A Bit of Cragmeriana
This unattributed article was published in the Old Station Timetable, October 1981.
A recent story in our newsletter about the Theusen House, later the Education Center, that had been a landmark in Cragmere Park for many years was of particular interest to Charles E. Ellis Jr. who still lives in the house his parents built back in 1915.
“Just north of our house at the corner of Armour and Mahwah Roads stands the ruin of the Miller Reservoir whose overflow was the water that fed Oweno Pond. The reservoir next to our house was supplied with spring water by the Miller acquaduct which-crosses the northeast corner of our property and flowed without interruption from about 1875-1978.”
“The water from the reservoir fed the dairy cooling brick double-arched structure whose ruin can still be seen’on Malcolm Road across from the Betsy Ross School. The stream continued to flow west through the Theusen Place and fed Oweno lake,” explains Mr. Ellis.
The Ellis family, who had rented their home while at the shore, once stayed temporarily in Mrs. Theusen’s Boarding House until their house tenants moved out. “I remember particularly the afternoon sun shining across the clean white table cloths of the dining room and sparkling on the well-silver (plate) on the tables being set up for the evening meal by young waitresses in black skirts, stockings and shoes, , and white starched blouses with collars. On their heads, they wore some sort of white starched fabric head piece common to the day. A jolly scene, prim and clean, and complete with flowers”, Mr. Ellis said.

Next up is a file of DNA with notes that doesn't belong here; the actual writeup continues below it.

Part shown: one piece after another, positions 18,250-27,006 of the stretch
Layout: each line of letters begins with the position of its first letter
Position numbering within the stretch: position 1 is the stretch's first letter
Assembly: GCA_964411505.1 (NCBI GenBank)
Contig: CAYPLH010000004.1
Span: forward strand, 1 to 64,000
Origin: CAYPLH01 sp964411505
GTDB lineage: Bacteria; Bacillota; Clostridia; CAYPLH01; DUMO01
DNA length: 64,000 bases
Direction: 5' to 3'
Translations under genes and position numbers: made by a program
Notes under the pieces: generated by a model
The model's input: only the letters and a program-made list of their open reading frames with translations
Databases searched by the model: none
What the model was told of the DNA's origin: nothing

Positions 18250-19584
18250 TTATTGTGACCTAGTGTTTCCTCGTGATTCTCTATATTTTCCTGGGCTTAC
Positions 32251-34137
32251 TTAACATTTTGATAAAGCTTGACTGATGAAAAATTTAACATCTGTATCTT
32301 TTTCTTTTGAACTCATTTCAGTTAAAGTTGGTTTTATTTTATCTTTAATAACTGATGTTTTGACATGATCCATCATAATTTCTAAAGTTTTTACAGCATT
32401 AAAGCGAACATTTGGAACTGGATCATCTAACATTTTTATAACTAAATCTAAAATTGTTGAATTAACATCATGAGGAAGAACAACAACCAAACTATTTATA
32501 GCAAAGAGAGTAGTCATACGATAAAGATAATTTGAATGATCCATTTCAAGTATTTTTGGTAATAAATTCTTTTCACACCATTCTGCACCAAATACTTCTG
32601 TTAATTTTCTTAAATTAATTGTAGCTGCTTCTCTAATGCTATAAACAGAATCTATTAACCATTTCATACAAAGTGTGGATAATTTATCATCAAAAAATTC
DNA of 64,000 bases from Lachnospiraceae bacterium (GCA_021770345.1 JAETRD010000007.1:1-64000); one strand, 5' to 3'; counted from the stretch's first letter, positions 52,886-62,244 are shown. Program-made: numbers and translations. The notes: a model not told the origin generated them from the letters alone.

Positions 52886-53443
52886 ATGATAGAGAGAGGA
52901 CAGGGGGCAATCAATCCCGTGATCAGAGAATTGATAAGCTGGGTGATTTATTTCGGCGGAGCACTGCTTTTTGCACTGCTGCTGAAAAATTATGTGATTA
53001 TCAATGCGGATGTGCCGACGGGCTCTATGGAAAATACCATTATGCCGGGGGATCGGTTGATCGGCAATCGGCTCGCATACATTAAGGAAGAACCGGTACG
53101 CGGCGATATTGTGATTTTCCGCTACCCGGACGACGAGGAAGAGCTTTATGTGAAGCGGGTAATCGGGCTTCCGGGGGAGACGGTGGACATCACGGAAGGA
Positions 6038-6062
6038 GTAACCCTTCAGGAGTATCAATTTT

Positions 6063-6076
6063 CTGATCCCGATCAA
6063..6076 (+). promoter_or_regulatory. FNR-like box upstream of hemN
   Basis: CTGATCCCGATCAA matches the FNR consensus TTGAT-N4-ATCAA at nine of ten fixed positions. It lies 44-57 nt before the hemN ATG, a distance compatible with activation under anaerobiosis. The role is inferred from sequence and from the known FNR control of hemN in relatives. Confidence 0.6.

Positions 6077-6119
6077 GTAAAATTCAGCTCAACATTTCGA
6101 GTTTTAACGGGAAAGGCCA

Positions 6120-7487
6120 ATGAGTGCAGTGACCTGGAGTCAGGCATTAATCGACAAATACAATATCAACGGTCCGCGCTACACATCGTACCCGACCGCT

Oweno Lake was designed for ice making, as well as ornament. It was located just east of Oweno Road near the corner of Mahwah Road where the baseball field is at Betsy Ross School. It was served by an iron conveyor belt and chains, running from the ice house to the lake. However, the conveyor had ceased operation and was a rusting ruin when Mr. Ellis was just a young boy.
The stream feeding the lake ran into a ditch, still seen today, under the conveyor, now removed, and featured watercress in season.
The building at the north end of the lake was not the “Summer House” but was a boathouse without windows, according to Mr. Ellis. It was from there that Hiawatha, a beautiful darkhaired maiden played by the late Mrs. Euroka Bugg, would annually set out in a white canoe at the Cragmere Association’s yearly Forth of July celebration.
Mr. Ellis concludes “The summer house, so called, was an octagonal roofed and floored open structure on a little island in Oweno Lake at the east side of it near the lake intake. It was reached by an arched bridge which can be seen in photographs of the Miller Estate in the Mahwah Public Library.”